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How To Develop a Stress Relief Plan That Works

Stress Relief Specifically For You!

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Updated February 21, 2012

How To Develop a Stress Relief Plan That Works

Stres is made up of several factors, so a stress management plan is most effective when individualized.

Photo from iStockPhoto.com
While the body’s physiological stress response—the fight or flight response—is virtually universal, the way that stress impacts us is as unique to each individual as the events that cause us stress in the first place. Simply put, we all respond to stressful events in our own way, and our responses to stress affect us in ways that are unique as well. Why is this?

Stress Triggers
We’re all affected differently by life’s events. While extreme events like a physical attack by a violent stranger or the diagnosis of a serious illness produce a strong stress response in virtually everyone, many everyday events on the job or at home will be experienced as stressful by some and exciting, challenging, or even exhilarating by others. What accounts for these differences?

  • Past Experience
    We all carry "baggage," and that affects our current thought patterns and how we conceptualize what’s going on today. These thought patterns impact whether we see something as positive or negative, challenging or stressful, etc.
  • Temperament and Personality Traits
    Some of us are simply born more reactive to stress than others. Differences in temperament can be observed in infants as young as one day old, and these traits affect how we’re affected by life—for life.
  • Overall Lifestyle
    Those who lead busy and stressful lives tend to have fewer reserves to help deal with stress. They also tend to encounter more triggers.

Stress Response Differences
How we respond to stress can alter the impact that stress has on us. While some people will deal with a stressful day by hitting the gym or hugging their children, other people may drink to excess or lash out at others. Additionally, some people find stress to be a minor inconvenience while others are completely overwhelmed. Dealing with stress in a healthier way tends to create resilience, of course; ineffective coping can increase the negative effects of stress. What accounts for the different ways people deal with stress?

  • Physiological Factors
    Just like some people are just born more emotionally reactive, some have a more sensitive physiology, and find that stress impacts their blood pressure, induces headaches, or causes other physical responses. Likewise, the way you care for your body in terms of healthy diet, quality sleep, and regular exercise—or lack thereof—can impact your reactivity to stress.
  • Coping Techniques
    We all have our different ways of coping with stress, and some of these techniques are healthier and more beneficial than others. If you find that yourself using alcohol, emotional eating, or responding to stress in other less-than-healthy ways, it’s time to find new ways of reducing stress. Over time, they’ll become automatic, and will replace your more unhealthy responses.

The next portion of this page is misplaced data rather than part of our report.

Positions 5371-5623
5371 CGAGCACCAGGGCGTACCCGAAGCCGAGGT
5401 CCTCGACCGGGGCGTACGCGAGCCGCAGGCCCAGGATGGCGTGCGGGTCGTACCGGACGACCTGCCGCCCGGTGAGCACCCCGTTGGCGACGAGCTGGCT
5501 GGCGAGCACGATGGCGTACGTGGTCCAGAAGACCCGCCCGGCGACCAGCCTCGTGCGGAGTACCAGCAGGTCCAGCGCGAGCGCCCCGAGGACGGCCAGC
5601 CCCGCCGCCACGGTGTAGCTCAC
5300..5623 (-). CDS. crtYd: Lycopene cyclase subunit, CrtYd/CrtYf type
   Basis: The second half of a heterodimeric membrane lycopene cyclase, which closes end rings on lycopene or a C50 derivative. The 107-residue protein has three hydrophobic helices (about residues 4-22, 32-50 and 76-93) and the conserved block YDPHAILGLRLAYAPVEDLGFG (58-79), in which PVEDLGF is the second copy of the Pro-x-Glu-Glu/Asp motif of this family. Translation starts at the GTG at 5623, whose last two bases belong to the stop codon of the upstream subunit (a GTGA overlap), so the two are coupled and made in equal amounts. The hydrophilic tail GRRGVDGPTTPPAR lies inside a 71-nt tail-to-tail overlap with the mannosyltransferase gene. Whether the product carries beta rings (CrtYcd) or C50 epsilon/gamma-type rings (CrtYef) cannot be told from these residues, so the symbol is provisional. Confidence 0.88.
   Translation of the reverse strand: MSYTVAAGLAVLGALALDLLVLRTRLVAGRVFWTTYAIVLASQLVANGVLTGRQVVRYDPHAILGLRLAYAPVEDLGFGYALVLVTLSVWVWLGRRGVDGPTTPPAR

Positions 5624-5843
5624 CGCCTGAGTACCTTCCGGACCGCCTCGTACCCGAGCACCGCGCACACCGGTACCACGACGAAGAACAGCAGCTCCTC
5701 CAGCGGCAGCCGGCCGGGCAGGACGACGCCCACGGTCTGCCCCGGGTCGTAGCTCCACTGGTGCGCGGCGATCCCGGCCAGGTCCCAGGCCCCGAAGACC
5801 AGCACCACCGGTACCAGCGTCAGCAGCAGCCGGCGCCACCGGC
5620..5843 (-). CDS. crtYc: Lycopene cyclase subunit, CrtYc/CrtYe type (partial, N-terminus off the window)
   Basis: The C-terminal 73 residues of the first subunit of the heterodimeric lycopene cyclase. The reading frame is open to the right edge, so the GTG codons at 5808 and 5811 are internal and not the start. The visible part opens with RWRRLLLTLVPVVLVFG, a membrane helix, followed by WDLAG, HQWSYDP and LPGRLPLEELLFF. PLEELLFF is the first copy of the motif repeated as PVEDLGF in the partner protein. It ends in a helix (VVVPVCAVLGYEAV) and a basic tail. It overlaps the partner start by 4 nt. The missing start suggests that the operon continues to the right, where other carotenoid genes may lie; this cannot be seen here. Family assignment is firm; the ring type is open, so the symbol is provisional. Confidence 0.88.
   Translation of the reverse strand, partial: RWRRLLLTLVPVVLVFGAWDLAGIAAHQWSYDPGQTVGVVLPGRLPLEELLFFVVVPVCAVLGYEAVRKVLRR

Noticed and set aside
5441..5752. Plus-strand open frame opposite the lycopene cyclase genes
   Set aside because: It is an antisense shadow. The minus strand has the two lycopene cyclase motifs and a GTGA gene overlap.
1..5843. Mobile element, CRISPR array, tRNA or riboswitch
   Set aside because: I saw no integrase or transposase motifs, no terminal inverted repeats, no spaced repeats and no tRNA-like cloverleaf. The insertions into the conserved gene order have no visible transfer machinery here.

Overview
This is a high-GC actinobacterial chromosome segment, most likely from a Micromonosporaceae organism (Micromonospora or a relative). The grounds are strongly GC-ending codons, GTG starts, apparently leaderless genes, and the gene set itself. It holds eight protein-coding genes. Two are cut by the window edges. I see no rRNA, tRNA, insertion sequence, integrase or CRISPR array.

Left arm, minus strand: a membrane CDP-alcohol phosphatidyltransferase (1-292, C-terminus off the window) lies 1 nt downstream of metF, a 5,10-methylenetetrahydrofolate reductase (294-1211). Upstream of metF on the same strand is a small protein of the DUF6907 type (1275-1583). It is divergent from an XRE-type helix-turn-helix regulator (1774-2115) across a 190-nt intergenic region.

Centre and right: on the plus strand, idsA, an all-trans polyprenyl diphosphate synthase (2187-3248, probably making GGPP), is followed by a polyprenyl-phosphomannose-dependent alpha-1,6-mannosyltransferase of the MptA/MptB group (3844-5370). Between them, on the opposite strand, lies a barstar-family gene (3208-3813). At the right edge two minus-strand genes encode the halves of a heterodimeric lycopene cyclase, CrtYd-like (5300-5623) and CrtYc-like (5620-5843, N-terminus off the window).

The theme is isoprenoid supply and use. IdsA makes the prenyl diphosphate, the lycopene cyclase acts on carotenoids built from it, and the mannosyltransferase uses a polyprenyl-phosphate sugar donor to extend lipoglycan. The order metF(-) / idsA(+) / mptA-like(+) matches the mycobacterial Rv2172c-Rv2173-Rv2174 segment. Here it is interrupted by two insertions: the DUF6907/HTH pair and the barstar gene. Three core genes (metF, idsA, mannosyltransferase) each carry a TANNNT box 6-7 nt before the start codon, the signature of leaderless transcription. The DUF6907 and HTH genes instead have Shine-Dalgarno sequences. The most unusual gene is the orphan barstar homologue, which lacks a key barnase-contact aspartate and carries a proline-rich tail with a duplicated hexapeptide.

• Learned Behavior
    How we respond to the stress in our lives is shaped by our early experiences and cemented over time. Our habits play a role as well. Those with healthy habits tend to handle stress more effectively.

Protective Factors
Certain features in your life can also keep you somewhat insulated from stress. Those with a supportive network of friends and other personal resources tend to be less affected by stress, and deal with their stress more efficiently.

Because we can’t stop stressors from being a part of life (and we wouldn’t want to eliminate all stress, even if it were possible), effective stress management focuses more on minimizing our triggers, altering our responses, and building up our resources and protective factors so that we’re less negatively impacted by stress. Because stress is such an individual experience, it’s important to have a stress relief plan that works for you. The following resources (as well as the links above) can help you to find ways to relieve stress that work best with your individual situation. You may want to quickly skim each resource and take away information that stands out to you, or focus more deeply on each resource and work on integrating the principles into your life in a more significant way.

Stress Reliever Personality Test
This self assessment tool will allow you to answer a few questions about your lifestyle and personality, and then direct you to stress relievers that may fit best for your particular situation. It’s a useful tool for those who want to begin with techniques that are most likely to work for them.

Stress Symptom Quiz
This tool allows you to quickly examine the different ways that stress may or may not be affecting you, and provides you with ways to deal with stress symptoms that you may have. It educates you on the ways that stress can affect you, while providing specific help with the ways that stress does affect you.

Free Weekly Newsletter
Sign up for the Stress Management Newsletter and you’ll be sent the latest tools and information for dealing with stress in your life—for free! Many people have found this newsletter to be invaluable because it provides ongoing aid to understanding and dealing with the many ways that stress impacts us. Often, you’ll find that it’s just what you needed to see that day!

Emergency Stress Relief
If you’re feeling overwhelmed and just want something to help you relieve stress quickly, these tools can help you reverse your stress response right away, so you can more effectively deal with the issues at hand. (They can provide a nice ‘quick fix’ until you can get more long-term stress management strategies in place.)

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